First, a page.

Wednesday, 29 June, 2022
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93% of the world’s ocean is unprotected. It can cost more than three billion people

Protecting and restoring ocean habitats such as seagrass beds, salt marshes, and mangroves, and their associated food webs are critical.

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The ocean is a vital life support system for the planet, and we are running out of time to preserve the marine biodiversity that it is home to and upon which we all depend.

Having played a key role thus far in the mitigation of climate change, our blue ally is quickly running out of steam. With water temperature and sea levels rising, acidification, pollution, unsustainable exploitation of marine resources, depletion of fish stocks, the near disappearance of coral reefs, and the destruction of fragile ecosystems, the ocean is being disproportionately impacted by human activities.

Now, more than ever, we must consider the possible implications of its demise.

The ocean plays an indispensable role in providing and regulating resources that are vital to sustaining life on Earth — from rainwater to drinking water, and as a source of our food, weather, and the oxygen we breathe.

Securing our ocean’s future

Recognizing the key role that the ocean plays for people all over the world, the United Nations has adopted a sustainable development goal focused on conserving the ocean, with targets for action on an array of problems. While some progress has been made, more is yet needed to secure our ocean’s future.

Scientists have called for securing at least 30% of marine waters as fully or highly protected sanctuaries, free from damaging human activities like bottom trawl fishing and seabed mining. By doing so, we can give the ocean a fighting chance in the face of climate change.

Today, just 7% of the world’s ocean is under protection, and only 3% is highly protected. Moreover, there is no legal mechanism in place to establish fully protected marine areas in the high seas and deep seabed areas, our shared international waters that constitute nearly two thirds of the global ocean.

Marine coastlines are home to 2.4 billion people — approximately 40% of the world’s population. More than three billion people rely on the ocean for their livelihoods, most of them in developing countries. Degradation of coastal and marine ecosystems threatens the physical, economic, and food security of communities around the world.

Continuing along our current path towards ocean destruction will impact human lives and livelihoods.

The role of the ocean and coastal and marine ecosystems in climate change mitigation is often overlooked. Protecting and restoring ocean habitats such as seagrass beds, salt marshes, and mangroves, and their associated food webs, can sequester carbon dioxide from the atmosphere at rates up to five times greater than tropical forests.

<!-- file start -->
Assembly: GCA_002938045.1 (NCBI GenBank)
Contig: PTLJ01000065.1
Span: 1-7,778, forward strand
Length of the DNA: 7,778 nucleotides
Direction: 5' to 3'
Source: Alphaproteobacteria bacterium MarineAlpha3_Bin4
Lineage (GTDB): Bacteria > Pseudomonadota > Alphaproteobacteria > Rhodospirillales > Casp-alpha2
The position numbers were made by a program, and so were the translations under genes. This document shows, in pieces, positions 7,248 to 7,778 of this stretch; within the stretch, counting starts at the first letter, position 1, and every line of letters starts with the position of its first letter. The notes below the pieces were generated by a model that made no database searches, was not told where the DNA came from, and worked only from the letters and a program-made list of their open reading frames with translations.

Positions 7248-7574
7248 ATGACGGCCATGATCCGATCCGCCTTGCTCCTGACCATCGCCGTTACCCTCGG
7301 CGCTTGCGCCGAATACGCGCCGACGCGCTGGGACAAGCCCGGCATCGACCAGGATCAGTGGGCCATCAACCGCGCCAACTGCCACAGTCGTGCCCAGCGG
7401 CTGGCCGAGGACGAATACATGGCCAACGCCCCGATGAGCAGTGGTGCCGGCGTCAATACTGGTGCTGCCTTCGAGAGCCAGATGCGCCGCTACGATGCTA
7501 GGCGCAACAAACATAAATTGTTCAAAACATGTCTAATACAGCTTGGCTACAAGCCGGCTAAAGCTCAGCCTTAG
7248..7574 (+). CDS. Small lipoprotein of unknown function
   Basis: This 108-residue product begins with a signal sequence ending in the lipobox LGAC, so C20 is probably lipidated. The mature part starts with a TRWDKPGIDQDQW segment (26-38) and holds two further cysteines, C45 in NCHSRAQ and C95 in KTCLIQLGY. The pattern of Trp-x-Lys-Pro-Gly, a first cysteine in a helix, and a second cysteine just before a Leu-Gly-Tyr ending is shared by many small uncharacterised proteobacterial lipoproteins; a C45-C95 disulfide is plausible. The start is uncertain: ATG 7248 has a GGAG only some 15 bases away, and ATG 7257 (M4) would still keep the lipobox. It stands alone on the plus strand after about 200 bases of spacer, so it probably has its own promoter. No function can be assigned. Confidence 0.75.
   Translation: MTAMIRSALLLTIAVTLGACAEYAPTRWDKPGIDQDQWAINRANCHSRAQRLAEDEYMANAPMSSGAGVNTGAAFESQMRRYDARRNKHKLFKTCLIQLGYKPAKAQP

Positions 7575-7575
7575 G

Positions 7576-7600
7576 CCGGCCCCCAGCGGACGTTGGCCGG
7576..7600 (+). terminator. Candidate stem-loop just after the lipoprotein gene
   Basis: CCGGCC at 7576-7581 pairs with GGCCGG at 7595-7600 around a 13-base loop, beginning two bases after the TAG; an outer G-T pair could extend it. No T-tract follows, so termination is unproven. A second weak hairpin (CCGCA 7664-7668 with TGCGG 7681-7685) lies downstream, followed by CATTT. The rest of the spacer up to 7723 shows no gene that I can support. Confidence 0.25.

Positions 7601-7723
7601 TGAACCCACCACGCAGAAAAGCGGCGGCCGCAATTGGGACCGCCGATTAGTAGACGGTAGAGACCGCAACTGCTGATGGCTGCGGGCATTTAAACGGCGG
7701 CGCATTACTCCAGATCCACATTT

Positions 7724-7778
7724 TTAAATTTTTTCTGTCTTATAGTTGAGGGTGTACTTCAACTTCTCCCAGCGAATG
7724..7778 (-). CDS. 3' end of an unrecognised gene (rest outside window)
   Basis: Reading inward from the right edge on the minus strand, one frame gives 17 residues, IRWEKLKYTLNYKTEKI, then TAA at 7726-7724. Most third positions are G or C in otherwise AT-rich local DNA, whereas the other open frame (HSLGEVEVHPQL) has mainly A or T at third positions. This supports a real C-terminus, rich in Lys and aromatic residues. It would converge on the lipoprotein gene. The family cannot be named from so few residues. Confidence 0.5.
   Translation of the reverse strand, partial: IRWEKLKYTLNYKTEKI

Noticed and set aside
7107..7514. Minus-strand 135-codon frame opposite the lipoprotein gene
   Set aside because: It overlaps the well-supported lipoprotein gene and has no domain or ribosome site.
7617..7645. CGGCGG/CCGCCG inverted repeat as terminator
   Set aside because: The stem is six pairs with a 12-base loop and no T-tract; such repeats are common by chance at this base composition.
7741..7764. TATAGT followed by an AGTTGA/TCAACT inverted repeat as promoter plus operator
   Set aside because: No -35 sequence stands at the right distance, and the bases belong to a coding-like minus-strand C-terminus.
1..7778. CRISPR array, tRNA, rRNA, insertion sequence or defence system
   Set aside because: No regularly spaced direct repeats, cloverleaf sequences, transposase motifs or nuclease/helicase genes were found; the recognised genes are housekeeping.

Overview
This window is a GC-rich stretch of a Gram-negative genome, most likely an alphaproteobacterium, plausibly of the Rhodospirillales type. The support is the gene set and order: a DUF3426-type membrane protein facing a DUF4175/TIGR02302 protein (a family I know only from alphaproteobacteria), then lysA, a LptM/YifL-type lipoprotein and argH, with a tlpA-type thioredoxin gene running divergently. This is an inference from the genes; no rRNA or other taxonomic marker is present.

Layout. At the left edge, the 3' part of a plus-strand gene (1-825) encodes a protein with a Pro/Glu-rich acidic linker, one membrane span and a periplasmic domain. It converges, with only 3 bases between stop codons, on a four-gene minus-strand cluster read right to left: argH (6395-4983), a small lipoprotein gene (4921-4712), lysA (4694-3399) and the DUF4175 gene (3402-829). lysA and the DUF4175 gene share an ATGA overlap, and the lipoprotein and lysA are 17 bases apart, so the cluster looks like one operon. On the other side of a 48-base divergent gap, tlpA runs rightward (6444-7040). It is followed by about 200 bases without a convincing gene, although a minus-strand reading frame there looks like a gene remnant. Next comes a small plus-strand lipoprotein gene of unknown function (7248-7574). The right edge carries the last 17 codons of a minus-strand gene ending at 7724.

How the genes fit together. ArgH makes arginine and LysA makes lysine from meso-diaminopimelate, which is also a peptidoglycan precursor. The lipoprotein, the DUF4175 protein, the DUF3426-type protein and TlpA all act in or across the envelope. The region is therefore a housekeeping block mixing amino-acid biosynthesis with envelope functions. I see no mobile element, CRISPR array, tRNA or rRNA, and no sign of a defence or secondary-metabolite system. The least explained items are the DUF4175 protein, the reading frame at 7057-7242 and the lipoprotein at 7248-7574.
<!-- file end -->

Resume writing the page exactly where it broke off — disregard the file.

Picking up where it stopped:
Choosing not to prioritize the protection of our ocean is depriving us of the tools we desperately need to achieve our climate mitigation goals.

Commitments are needed

With multiple high-level ocean negotiations planned in 2022, this year is one filled with opportunity for the preservation of our oceans. Our only hope for a better future lies in the adoption of unprecedentedly bold ocean conservation commitments.

The science is clear: to maximize the health and resilience of the global ocean, at least 30% of it must be protected through a network of “highly” and “fully” protected Marine Protected Areas (MPAs) by 2030.

To achieve this goal, a new treaty for the conservation and management of marine life in the high seas must be concluded to ensure that human activities are managed to prevent significant adverse impacts, with robust oversight mechanisms and provisions to establish fully protected MPAs in the high seas.

Governments who have joined the “Blue Leaders” campaign call on all countries to rally behind these commitments at the upcoming meeting of the Conference of the Parties to the Convention on Biological Diversity (CoP15), expected to take place in Kunming, China in August 2022.

Another key moment is the UN Ocean Conference, which is scheduled to be held in Lisbon, Portugal, from 27 June to 1 July. Each of these meetings offers an opportunity for countries to come together, join the Blue Leaders, and take the action that our ocean desperately needs.

The ocean knows no boundaries: it unites us all as a physical link between coastal countries, communities, and individuals, and as the source of our food, water, and air. We all face similar challenges and similar opportunities. Let us be bold for the ocean together.

Sharon Ikeazor is Minister of State for the Environment, Government of Nigeria and Vincent Van Quickenborne is Deputy Prime Minister and Minister of Justice and the North Sea, Government of Belgium

This article previously appeared in the World Economic Forum.


Also read: India’s heat risk interventions still new. Heatwave in 2022 shows it needs to learn fast


 

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